To me we are talking about different story constructs.

Or not even “stories”

So What is the Web 2.0 Angle?

I loved how Bryan gracefully tap danced around the Web 2.0 definition. Nice steps!

My perspective is framed by being on the web like all the time, and the experiences last summer pulling together the 50 Web 2.0 Ways to Tell a Story. To me it is less about a story arc, the Freytag Pyramid, or some “hero” meeting “his” challenger and more about just simple ways for people to express a concept, thought, or a tale using combinations of text and/or images and/or audio and/our video. I can be enthralled by a provocative flickr photo with a intriguing text caption, not just descriptive, but the ones that draw you in, or make you wonder, or link elsewhere.

That becomes more fuzzy, but to me, it is ay least helping people discover they are not limited to text for creative expression (not that there is anything wrong with a well written story; the best conjure up images in the mind). But I am more interested in finding ways to have people discover new ways to express in text and/or images and/or audio and/or video. Something as simple as a provocative photo and a few paragraphs of text that go beyond description to “flicktion“, intrigue, mystery,or making a strong stand.

One of the tools I recall my audiences really responding to is one I really pitched as a silly throwaway, Blabberize. No, it is not going to be a work of literary merit and really more of a joke, but people just fell off their chair. Not that there is a grand us (does there have to be all the time?).

So here I flail in words, and connect with what I really love about flickr is the whole notion of communicating in images. More than the trite 1000 words equivalence phrase, I find that images open up my writing, and my writing enhances a simple image– they become more than a sum of their parts.

And as I think about some future “50 Ways” presentations, I like to remind myself that the whole exercise was a realization of the web lesson- the web is too big for any one person to know or act like they do, that it will always unfold more than you are aware of, and that it is as close to experiencing infinity as I may get.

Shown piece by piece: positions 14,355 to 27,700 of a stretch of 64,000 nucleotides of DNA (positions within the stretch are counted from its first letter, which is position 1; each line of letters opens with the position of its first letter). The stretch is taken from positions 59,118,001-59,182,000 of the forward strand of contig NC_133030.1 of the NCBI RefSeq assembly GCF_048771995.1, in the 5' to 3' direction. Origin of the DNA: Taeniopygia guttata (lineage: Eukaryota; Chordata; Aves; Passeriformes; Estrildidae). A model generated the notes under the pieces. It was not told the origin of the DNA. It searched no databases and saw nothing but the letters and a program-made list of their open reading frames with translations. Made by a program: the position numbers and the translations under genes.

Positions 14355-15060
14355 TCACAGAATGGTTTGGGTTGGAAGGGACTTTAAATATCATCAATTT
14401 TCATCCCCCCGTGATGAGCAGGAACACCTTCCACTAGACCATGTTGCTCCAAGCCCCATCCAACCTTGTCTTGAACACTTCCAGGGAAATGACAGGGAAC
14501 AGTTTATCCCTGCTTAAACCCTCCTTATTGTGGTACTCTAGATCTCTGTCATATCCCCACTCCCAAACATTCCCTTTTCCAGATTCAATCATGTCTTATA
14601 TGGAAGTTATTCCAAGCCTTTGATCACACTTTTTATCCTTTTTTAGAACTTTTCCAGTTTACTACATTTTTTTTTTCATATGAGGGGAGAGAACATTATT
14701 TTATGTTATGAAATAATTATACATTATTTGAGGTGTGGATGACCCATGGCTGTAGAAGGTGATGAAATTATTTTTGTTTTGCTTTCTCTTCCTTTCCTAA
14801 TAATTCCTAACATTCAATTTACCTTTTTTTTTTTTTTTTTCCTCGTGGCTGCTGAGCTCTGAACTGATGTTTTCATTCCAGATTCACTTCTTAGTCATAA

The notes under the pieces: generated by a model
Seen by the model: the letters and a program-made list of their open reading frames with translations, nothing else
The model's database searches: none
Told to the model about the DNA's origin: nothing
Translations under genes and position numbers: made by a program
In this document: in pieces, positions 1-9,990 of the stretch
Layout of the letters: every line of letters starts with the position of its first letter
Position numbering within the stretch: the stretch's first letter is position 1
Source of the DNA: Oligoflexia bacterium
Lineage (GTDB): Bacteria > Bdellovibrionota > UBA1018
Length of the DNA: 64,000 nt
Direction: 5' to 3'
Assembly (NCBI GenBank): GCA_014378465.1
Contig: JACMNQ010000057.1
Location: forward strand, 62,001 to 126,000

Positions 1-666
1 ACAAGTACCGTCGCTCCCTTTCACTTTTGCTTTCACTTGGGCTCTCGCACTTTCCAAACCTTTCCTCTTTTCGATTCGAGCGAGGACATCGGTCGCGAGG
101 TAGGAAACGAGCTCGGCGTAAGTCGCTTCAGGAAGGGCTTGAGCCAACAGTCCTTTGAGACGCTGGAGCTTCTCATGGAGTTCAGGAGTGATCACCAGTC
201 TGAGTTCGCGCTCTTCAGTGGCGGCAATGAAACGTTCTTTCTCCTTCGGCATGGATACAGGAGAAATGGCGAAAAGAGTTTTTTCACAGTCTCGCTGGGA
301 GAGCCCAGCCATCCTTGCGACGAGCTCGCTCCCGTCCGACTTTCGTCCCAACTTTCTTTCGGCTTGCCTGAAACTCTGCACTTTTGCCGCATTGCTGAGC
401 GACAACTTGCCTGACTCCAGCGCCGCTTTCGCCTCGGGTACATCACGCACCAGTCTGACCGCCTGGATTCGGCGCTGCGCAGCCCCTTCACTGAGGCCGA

See the Stuff

In Bryan’s workshop, he made table groups do some simple, but telling, exercises using wikis, twitter, flickr, voicethread.

It seemed like the flickr ones had the most legs — just going into writing mode in a blank wiki is a challenge, but our folks went with it. I think it make have taken more head scratching to take on tales by twitter, but its new form that is yet to be written completely, be it multiple person narrative or serializing stories over time or using it as a conversational piece around linked media elsewhere.

What i liked about Bryan’s approach was doing a second round of exercises, except the tasks were rotated, so now the groups were building on each other. That seemed to propel them a bit farther, but as all things in a fixed time workshop, one never has too much time.

What Next

I’m still fuzzy if there is a “Web 2.0 storytelling concept”– there are tons of nes that Bryan often blogs about, so I am not saying they don’t exist, but am leery of trying to draw fences around what it is versus not. Heck, since the workshop, Bryan has added a string of new ones.

But I do think it is more open to people to find a meaningful place to explore and express, and maybe we dont need rules and lists and characteristics. Create, embed, and share??